The new 2009 Female FTSE Report from Cranfield School of Management in Britain shows a decline from last year in the number of women ceo's and the number of companies with multiple women directors on their boards. Ironically, UC Davis Graduate School of Management released their new annual report on the same day showing a slight decline from last year of women holding board seats in California companies. This got me thinking. Whichever side of the ocean you’re on, the annual surveys show little or no progress by women in the corporate world. The economic crisis has people thinking about jobs and the government is thinking about healthcare. Who is thinking about the progress of women? I am for one. As an experienced executive with a background in auditing and management, I can tell you that the incremental changes measured by these annual surveys will not shine enough light on the issue. These surveys need to add another measure, like goals set in specific responses from companies for example. What are they going to try to do this next year to make it change? Without these kinds of goals and measures, annual surveys will not be able to put enough pressure on companies and are wasting an opportunity to help effect positive change. If there is no action taken as a consequence of the surveys, the status quo becomes acceptable. These surveys are one of the tools we have to effect change. While it is not the responsibility of academia to pressure corporate executives, it would be great if they could!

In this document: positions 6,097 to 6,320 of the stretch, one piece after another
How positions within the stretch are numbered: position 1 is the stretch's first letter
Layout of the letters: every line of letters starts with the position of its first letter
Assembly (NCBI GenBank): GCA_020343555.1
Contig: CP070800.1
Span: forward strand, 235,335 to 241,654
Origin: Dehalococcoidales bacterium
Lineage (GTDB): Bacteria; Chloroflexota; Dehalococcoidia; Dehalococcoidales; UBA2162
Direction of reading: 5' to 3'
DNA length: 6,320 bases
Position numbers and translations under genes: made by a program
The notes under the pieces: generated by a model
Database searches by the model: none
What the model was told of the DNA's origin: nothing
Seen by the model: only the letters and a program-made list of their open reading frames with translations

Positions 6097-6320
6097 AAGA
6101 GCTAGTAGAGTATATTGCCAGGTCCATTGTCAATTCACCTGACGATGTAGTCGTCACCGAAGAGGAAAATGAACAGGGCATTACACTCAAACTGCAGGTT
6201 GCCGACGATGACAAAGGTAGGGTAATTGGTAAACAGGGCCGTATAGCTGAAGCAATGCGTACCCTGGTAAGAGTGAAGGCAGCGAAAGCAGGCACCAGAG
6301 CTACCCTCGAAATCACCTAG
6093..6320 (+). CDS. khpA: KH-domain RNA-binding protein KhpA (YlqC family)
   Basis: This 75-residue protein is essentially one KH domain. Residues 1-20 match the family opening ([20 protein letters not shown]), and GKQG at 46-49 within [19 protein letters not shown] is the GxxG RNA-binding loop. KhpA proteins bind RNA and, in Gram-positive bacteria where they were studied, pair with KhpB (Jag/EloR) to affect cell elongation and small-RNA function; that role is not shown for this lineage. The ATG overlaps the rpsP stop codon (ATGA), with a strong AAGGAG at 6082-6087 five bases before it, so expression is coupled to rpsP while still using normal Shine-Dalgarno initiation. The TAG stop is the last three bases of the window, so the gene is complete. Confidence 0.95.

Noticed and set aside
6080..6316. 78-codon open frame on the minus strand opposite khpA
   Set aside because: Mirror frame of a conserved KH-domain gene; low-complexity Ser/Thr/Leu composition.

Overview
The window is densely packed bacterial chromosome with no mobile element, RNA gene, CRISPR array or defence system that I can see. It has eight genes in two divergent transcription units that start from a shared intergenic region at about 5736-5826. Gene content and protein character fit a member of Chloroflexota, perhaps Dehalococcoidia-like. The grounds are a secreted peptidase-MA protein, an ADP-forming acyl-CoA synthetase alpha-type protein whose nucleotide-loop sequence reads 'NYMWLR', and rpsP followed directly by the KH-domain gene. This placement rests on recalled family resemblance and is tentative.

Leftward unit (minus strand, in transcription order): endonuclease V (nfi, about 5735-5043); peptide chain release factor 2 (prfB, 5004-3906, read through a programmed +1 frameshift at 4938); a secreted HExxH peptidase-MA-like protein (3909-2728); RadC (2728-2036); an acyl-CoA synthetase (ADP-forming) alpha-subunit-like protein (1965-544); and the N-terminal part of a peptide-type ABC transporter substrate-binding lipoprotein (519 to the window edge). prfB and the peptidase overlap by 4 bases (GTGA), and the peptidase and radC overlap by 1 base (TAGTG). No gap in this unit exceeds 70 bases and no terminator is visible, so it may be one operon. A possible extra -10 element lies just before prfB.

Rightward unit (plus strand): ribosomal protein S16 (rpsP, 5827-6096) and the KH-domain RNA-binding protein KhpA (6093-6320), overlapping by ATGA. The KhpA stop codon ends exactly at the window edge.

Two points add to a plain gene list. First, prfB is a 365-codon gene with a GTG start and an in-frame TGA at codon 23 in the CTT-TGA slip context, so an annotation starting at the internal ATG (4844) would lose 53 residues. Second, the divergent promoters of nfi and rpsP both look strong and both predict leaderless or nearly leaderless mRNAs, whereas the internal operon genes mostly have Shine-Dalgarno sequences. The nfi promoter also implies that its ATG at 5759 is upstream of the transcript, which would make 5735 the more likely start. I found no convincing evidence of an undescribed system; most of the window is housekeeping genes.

As I watch the economic turmoil create lots of openings for new ceos and reconstituted boards, I don’t see women being put in these jobs in any big number. It is clearly not for a lack of openings. And, if you read NewsonWomen.com, you will know that it is clearly not for a lack of qualified women or female role models. Why is it that people won’t move away from their traditional candidates for these positions? If anyone has an answer, I’d like to hear it.